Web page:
It's very hard to characterize this short film. I was very attracted by its music, which is a somewhat mournful bassoon solo, and I suppose how you respond to it will depend a great deal on your own attitudes toward its taboo subject-matter.
Only 17 minutes long, I would characterize it as very compact and extremely well made, in terms of both the crafting of the very short screen-play, and in the economy of its direction and acting, which was riveting.
However, it's hard to say if it's a black comedy with humor similar to some of the darker scenes of the Japanese film, Tampopo, or a short story intended to be taken seriously.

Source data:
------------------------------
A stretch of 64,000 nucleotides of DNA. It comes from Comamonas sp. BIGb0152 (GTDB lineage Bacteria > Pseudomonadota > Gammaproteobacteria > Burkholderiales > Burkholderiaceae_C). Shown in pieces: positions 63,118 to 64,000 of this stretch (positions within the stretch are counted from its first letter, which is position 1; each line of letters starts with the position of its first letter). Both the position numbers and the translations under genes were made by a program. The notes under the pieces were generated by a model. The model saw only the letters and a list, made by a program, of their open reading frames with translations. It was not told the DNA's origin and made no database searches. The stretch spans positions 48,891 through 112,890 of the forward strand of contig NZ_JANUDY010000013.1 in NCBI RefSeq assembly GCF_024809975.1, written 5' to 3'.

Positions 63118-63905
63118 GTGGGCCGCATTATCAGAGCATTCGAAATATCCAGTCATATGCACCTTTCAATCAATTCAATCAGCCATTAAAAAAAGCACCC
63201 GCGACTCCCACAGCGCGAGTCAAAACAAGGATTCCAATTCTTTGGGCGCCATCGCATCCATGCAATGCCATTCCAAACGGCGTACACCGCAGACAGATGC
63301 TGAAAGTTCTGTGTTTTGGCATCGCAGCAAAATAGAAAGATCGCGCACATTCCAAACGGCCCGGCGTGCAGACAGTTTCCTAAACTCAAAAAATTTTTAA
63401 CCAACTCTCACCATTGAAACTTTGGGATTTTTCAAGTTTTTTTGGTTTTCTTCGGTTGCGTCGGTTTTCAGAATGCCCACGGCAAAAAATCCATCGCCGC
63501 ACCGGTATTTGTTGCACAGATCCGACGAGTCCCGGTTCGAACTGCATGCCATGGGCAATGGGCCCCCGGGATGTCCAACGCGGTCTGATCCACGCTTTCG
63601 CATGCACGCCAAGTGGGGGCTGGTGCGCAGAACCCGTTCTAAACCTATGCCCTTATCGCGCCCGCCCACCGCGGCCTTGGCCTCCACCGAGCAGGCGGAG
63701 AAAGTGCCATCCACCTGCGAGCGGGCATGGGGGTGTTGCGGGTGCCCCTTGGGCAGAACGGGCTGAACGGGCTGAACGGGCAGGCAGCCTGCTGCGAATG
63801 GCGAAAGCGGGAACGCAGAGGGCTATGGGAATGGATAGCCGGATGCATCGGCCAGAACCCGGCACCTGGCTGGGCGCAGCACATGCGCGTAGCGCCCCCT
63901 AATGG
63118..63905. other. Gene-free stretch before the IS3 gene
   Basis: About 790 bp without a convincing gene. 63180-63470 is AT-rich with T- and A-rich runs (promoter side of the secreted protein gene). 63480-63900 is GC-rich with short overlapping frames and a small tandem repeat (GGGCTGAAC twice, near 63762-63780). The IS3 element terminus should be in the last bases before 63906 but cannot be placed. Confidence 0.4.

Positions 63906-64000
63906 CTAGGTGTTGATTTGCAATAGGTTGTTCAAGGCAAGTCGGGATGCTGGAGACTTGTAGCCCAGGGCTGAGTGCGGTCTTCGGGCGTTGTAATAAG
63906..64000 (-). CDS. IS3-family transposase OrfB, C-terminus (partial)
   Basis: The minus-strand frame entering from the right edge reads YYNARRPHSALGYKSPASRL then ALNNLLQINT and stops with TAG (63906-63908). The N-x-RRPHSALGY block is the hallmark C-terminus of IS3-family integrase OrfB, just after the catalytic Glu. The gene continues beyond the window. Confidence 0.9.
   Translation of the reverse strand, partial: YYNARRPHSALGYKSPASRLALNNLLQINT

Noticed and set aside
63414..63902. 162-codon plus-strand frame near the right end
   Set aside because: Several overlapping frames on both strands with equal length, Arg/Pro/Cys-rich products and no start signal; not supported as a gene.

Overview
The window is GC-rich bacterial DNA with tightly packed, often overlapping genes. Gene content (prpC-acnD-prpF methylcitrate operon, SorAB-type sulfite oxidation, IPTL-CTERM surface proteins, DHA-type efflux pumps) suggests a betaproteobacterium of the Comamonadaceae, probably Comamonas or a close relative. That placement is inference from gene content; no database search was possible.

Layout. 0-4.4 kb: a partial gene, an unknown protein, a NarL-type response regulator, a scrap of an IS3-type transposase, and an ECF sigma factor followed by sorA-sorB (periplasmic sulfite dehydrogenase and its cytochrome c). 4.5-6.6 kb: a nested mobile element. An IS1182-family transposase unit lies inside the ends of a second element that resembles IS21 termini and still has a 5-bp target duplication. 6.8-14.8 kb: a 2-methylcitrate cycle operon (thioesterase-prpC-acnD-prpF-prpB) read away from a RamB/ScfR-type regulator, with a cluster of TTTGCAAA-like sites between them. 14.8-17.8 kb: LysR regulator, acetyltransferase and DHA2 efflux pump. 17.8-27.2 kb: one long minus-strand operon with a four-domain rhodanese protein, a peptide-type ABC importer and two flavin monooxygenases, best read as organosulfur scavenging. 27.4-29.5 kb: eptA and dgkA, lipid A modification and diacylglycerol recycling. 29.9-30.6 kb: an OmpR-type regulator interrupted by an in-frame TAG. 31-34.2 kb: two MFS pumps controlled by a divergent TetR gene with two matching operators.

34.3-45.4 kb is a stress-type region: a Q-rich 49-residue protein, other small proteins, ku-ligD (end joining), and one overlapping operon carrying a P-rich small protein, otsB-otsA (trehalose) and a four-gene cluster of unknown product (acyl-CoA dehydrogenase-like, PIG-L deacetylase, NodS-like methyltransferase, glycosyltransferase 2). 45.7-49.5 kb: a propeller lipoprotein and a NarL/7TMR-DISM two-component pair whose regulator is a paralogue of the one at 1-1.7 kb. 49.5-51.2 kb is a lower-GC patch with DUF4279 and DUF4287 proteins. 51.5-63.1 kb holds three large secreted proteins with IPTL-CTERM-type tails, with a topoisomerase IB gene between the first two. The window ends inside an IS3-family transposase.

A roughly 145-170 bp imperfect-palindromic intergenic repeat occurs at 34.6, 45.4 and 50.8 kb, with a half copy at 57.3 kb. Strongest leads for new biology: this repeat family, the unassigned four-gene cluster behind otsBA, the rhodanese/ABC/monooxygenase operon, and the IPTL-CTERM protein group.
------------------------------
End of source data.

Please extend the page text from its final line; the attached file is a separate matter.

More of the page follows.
For a black comedy, it has a very brooding atmosphere; for a brooding, melancholy, disturbing film, it has a somewhat abrupt, almost humorous ending--and so it's hard to say what one should make of it.
However, it's SO short, that it isn't as if you are investing a great deal to find out how you feel about it, and I doubt that anyone would be COMPLETELY disappointed by it, because it is crafted very well: the subtle symbolism reminded me a great deal of playwright Lanford Wilson: a ceiling lamp which needs a bulb replacement, for example, representing a family secret which has been carefully hidden by and from all.
I found it rather engaging, but I think I would have preferred a longer treatment--a feature length--so that the plot resolution could have had far more justification and build-up than it had.
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